As part of their enhanced consumer protection strategy the French government has introduced various measures that apply to the buying of property. Probably the most important was the “cooling off” period, introduced by the so called SRU law, which gives a property buyer a seven day period in which to cancel a preliminary sales agreement (compromis). However this article discusses the obligatory “diagnostics” or surveys, covering various largely technical aspects of a house or apartment, which must be carried out prior to the signature of the compromis. The nature of the surveys required varies with the age of the property and its location.
For all property built before the 1st January 1949 a survey for lead is obligatory. Prior to this date paint often contained lead which is now known to have serious health effects if ingested. The survey uses an x-ray fluorescence device. It is valid 6 years if lead was found and indefinitely if not.
Another dangerous material that used to be widely used in house construction was asbestos, particularly valued for its insulating qualities. A search for asbestos is required for all buildings which had a building permit granted before 1st July 1997. The survey is valid indefinitely.
All interior gas installations aged15 years or more must be checked – an out of date connecting rubber tube from a gas cooker to the supply is a common problem detected.
In certain areas termites are a problem devouring wood cellulose and in those communes affected a search for termites must be carried out. Validity is 6 months.
In buildings older than 15 years the condition of the internal electrical wiring system must be established, and such things as the earth protection and type of fuses are given particular attention. Valid 3 years.
In a co-owned building, typically an apartment block but it may also apply to houses in a domain, the surface area must be established. This surface area is measured in accordance with rules laid down in the “loi Carrez“. It approximates to the living area with the notable exception of rooms under the eves, where any area with a headroom of less than 1.8m is not considered. This measurement must be mentioned in the sales mandate. Valid indefinitely if no major work done, but best to redo for each sale for a question of legal responsibility.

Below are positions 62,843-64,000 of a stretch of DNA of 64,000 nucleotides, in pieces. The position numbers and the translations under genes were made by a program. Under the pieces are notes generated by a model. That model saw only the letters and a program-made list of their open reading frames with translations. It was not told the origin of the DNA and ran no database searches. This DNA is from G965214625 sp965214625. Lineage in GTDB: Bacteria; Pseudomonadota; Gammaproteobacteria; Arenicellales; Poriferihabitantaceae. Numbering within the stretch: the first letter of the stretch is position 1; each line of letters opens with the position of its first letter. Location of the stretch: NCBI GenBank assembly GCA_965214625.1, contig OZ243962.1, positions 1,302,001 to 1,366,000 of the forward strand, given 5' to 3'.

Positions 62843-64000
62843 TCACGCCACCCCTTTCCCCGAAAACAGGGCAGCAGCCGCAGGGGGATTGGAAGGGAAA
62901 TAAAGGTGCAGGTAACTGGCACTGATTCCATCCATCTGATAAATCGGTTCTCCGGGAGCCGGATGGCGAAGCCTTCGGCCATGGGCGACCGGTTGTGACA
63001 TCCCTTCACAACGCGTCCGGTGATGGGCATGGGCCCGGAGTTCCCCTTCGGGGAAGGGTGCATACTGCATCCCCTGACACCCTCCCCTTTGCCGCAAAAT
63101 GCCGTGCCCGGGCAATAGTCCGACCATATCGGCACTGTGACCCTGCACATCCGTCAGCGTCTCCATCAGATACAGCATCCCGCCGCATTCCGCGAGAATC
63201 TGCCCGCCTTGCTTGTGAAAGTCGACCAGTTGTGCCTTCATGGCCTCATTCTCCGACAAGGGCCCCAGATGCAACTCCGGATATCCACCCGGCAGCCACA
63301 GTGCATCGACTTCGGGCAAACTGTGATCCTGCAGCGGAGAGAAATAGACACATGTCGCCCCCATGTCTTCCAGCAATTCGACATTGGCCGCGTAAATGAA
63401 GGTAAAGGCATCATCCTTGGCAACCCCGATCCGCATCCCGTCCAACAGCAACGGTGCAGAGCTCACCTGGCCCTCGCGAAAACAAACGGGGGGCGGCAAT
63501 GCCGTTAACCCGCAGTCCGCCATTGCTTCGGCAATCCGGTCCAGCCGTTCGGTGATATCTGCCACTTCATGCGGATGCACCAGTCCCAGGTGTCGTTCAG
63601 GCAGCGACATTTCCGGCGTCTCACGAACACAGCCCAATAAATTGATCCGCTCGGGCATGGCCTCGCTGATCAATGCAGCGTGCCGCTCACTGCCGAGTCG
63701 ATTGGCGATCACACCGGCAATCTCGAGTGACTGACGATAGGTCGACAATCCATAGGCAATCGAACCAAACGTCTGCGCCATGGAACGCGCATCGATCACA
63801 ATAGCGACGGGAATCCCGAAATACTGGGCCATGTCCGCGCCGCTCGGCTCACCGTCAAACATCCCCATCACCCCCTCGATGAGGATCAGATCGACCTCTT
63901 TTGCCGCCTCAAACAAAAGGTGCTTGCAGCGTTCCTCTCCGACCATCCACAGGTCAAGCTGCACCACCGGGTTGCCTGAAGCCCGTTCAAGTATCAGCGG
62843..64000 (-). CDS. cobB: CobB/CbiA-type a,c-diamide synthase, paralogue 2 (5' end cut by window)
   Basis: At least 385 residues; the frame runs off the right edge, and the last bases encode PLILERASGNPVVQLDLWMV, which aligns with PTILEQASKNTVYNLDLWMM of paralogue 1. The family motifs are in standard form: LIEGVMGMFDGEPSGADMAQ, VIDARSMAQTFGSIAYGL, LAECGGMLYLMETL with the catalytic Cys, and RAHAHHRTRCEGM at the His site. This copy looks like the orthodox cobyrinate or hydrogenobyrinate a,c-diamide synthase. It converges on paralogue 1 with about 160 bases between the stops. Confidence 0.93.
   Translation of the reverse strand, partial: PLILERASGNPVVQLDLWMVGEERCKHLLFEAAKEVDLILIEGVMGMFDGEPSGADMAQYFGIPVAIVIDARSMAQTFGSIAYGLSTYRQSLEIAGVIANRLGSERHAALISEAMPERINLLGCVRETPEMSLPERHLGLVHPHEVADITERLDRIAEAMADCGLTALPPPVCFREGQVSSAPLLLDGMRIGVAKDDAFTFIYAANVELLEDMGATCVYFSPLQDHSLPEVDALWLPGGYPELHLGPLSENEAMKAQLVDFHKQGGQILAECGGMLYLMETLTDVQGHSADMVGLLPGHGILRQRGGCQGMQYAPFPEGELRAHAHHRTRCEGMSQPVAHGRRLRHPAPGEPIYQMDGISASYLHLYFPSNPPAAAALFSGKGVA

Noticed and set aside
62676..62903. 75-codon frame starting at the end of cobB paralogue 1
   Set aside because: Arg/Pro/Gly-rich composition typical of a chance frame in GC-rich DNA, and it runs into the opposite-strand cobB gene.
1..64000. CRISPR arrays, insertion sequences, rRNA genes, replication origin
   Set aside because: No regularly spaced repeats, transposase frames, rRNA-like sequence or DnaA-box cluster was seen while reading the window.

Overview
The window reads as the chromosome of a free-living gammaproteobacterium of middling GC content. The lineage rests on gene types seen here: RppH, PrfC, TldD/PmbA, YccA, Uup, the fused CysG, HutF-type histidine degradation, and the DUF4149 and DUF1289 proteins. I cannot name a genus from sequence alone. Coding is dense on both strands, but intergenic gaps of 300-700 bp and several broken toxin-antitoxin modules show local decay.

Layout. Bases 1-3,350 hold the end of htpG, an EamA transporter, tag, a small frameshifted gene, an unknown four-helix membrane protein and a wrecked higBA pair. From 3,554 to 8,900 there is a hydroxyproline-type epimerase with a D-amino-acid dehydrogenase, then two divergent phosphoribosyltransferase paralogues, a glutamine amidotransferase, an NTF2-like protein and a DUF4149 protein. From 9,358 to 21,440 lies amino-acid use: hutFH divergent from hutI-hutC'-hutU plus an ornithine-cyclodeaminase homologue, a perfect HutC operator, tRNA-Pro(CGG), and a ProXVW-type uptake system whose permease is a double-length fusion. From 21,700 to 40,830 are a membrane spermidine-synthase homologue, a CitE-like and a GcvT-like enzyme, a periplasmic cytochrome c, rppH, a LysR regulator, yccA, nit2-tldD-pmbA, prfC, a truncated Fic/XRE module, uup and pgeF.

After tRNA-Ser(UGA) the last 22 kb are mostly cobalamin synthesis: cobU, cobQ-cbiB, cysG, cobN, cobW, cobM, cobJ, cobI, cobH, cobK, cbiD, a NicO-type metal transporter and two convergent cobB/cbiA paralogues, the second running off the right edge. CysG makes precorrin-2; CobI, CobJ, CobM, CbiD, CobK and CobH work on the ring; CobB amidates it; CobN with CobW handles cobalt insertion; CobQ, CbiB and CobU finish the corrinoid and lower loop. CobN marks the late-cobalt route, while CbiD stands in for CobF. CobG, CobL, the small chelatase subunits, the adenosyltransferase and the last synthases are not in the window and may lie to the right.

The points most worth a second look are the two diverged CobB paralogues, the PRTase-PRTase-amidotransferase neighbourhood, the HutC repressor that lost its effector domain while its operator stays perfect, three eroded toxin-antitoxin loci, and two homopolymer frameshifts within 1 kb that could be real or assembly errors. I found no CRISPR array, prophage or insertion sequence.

As part of a European wide effort following the Kyoto agreement, an energy performance survey (DPE) must be carried out. This measures the quantity of energy required to heat the house and its hot water, as well as the greenhouse gasses emitted during the process. The results are presented as colored pictograms, as for refrigerators and cars. As of 1st January 2011 the “quantity of energy” pictogram must be shown on all sales publicity, be it in agent’s windows or on internet. Valid 10 years
The seller must have these above surveys carried out prior to signature of the compromis and there are specialised companies who do this. However there is no obligation to rectify any problems detected.
As of the end of 2006 the law LEMA required all septic tanks (fosses septiques) to be inspected to ensure the installation is in conformity with present regulations and functions correctly. Each commune was supposed to set up a SPANC (Services Publics d’Assainissement Non Collectif) to carry this out before 31/12/2012, either directly themselves or more often through a “delegation” to an exterior body, usually the local water company. The results of the inspection were to be annexed to the final sales agreement as of 1/1/2013. However a recent law (ENE) has bought forward this obligation to 1/1/2011 and in addition requires the buyer to put right the system within 12 months of buying, if it is found not to be in conformity. The inspection has to have been carried out within the last 3 years. Because the deadline has been brought forward by 2 years there are numerous cases where an inspection has not been carried out, and indeed some communes have not even started! If a seller has not had his septic tank inspected (and received the appropriate document showing the results) he should contact the local “Mairie” and find out the situation. In the case of Mougins, where Coast and Country has its head office, it is the Lyonnaise des Eaux who is responsible for inspecting septic tanks and they can do this relatively quickly, a small fee being charged. Some commune offer the service free of charge and some offer financial aid to carry out remedial work.